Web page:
1. James Maitland “Jimmy” Stewart was an American actor, known for his distinctive drawl and down-to-earth persona.
2. He starred in many films that are considered to be classics, and is known for portraying an American middle-class man struggling with a crisis.
3. Stewart was named the third greatest male screen legend of the Golden Age Hollywood by the American Film Institute. He was a major Metro-Goldwyn-Mayer contract star.
4. He also had a noted military career and was a World War II and Vietnam War veteran, who rose to the rank of brigadier general in the United States Air Force Reserve.
5. When his father accepted a gift of an accordion from a guest, young Stewart quickly learned to play the instrument, which became a fixture offstage during his acting career.
6. As the family grew, music continued to be an important part of family life.
7. He played on the football and track teams, was art editor of the KARUX yearbook, and a member of the choir club, glee club, and John Marshall Literary Society.
8. During his first summer break, Stewart returned to his hometown to work as a brick loader for a local construction company and on highway and road construction jobs where he painted lines on the roads.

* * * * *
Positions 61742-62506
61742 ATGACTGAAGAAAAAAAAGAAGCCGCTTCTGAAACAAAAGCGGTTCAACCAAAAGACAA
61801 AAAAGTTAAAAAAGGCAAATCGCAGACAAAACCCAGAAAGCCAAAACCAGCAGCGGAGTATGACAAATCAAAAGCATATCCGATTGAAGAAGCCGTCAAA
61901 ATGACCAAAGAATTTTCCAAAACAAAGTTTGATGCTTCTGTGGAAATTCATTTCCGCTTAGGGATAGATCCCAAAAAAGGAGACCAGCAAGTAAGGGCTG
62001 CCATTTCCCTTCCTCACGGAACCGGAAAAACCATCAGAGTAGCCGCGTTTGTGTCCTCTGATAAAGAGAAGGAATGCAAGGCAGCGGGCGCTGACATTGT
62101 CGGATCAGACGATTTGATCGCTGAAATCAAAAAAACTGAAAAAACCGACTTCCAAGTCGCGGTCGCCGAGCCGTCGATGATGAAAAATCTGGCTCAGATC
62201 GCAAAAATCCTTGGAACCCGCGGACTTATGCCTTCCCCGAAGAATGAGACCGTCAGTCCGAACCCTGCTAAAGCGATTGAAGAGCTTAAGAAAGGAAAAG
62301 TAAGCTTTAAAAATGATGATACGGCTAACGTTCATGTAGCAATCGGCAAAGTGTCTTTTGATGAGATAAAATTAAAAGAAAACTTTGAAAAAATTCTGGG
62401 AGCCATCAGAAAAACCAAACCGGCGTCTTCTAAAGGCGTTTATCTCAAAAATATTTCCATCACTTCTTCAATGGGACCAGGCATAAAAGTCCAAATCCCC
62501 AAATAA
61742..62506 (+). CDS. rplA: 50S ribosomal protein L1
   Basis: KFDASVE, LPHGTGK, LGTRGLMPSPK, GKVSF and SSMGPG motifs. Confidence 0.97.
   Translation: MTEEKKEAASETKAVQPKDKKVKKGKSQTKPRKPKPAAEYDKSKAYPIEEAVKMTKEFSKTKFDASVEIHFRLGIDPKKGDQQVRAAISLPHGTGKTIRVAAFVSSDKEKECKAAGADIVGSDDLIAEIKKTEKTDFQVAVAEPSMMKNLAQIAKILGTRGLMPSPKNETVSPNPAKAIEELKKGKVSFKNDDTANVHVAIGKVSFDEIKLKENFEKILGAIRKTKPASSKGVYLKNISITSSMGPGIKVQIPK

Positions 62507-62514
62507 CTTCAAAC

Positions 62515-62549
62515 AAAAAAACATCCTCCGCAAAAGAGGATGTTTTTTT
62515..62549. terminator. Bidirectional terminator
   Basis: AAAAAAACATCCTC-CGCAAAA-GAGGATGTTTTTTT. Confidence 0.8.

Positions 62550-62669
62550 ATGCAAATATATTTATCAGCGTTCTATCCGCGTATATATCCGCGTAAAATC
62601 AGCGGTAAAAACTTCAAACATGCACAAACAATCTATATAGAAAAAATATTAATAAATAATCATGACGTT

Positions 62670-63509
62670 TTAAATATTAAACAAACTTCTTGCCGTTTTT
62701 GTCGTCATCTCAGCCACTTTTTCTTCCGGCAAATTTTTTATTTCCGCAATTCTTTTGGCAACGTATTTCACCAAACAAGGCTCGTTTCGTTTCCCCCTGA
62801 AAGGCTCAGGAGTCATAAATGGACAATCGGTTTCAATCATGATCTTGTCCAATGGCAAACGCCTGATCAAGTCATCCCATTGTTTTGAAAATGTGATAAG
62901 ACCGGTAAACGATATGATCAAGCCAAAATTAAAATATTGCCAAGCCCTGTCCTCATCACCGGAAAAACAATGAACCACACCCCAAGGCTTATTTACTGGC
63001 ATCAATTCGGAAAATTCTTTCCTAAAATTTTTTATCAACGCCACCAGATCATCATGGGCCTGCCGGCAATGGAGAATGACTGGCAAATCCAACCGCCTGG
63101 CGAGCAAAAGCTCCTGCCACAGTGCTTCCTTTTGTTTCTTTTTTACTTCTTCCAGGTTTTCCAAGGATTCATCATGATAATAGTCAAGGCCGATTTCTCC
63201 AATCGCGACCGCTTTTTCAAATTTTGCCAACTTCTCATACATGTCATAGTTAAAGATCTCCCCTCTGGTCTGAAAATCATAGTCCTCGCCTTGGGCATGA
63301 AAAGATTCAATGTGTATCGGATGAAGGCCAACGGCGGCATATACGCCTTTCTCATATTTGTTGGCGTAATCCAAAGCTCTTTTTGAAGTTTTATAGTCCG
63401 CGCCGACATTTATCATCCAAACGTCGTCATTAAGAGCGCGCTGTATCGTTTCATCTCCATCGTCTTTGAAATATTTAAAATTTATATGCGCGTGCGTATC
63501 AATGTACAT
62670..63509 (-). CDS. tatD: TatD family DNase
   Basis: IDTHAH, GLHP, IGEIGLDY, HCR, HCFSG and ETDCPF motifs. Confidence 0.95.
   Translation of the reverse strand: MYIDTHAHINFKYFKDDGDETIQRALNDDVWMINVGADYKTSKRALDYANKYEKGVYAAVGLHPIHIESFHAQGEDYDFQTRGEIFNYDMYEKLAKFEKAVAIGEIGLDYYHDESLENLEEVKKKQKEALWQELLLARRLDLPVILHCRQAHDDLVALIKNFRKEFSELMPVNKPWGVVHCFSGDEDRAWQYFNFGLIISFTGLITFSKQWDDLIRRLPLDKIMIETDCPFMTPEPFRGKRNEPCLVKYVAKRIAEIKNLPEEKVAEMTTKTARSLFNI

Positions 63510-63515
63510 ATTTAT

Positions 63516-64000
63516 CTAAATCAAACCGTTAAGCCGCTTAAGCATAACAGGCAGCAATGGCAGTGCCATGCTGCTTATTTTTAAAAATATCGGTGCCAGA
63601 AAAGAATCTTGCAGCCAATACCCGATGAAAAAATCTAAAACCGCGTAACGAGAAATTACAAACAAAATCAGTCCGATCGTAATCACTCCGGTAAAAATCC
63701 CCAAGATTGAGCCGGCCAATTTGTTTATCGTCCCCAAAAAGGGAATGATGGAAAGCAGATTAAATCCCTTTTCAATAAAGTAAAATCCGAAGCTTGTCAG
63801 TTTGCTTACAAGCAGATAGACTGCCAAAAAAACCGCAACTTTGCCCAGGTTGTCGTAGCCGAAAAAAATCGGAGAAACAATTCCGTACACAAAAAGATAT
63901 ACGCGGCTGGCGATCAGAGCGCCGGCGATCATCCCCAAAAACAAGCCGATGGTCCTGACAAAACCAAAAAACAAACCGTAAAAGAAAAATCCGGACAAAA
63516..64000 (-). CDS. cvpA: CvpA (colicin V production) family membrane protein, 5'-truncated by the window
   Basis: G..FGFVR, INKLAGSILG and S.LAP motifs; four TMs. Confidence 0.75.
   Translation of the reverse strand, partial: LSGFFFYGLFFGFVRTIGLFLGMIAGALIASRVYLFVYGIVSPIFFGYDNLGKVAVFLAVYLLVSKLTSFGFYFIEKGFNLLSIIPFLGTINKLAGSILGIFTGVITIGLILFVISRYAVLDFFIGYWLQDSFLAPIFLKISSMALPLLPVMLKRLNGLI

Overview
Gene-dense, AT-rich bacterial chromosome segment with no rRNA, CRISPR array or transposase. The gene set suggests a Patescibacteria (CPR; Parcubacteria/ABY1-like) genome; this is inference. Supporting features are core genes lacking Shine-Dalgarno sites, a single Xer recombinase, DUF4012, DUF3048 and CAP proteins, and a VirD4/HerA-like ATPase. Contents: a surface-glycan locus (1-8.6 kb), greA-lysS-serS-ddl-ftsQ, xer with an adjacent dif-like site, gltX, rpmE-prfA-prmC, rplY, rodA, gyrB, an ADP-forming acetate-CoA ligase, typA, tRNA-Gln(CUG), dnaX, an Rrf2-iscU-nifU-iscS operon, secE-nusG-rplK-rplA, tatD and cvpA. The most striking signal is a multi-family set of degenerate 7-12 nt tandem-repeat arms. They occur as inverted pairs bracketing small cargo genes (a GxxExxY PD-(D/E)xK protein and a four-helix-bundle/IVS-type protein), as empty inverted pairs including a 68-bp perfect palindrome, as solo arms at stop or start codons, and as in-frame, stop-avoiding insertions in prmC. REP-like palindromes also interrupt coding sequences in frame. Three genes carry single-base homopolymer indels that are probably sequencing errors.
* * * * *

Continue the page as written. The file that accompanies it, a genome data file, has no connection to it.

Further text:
9. Over the following two summers, he took a job as an assistant with a professional magician.
10. A shy child, Stewart spent much of his after-school time in the basement working on model airplanes, mechanical drawing and chemistry—all with a dream of going into aviation.
11. It was a dream greatly enhanced by the legendary 1927 flight of Charles Lindbergh, whose progress 19-year-old Stewart, then stricken with scarlet fever, was himself avidly following from home; thus foreshadowing his starring movie role as Lindbergh 30 years later.
12. However, he abandoned visions of being a pilot when his father insisted that instead of the United States Naval Academy he attend Princeton University.
13. Stewart enrolled at Princeton in 1928 as a member of the class of 1932.
14. He excelled at studying architecture, so impressing his professors with his thesis on an airport design that he was awarded a scholarship for graduate studies; His acting and accordion talents at Princeton led him to be invited to the University Players, an intercollegiate summer stock company in West Falmouth, Massachusetts, on Cape Cod.
15. The company had been organized in 1928 and would run until 1932, with Joshua Logan, Bretaigne Windust and Charles Leatherbee as directors.
16. The troupe had previously included Henry Fonda, who married Margaret Sullavan on Christmas Day 1931, while the players were in Baltimore, Maryland, for an 18-week winter season. Sullavan, who had rejoined the Players in Baltimore in November 1931 at the close of the post-Broadway tour of A Modern Virgin, left the Players for good at the end of The Trial of Mary Dugan in Baltimore in March 1932.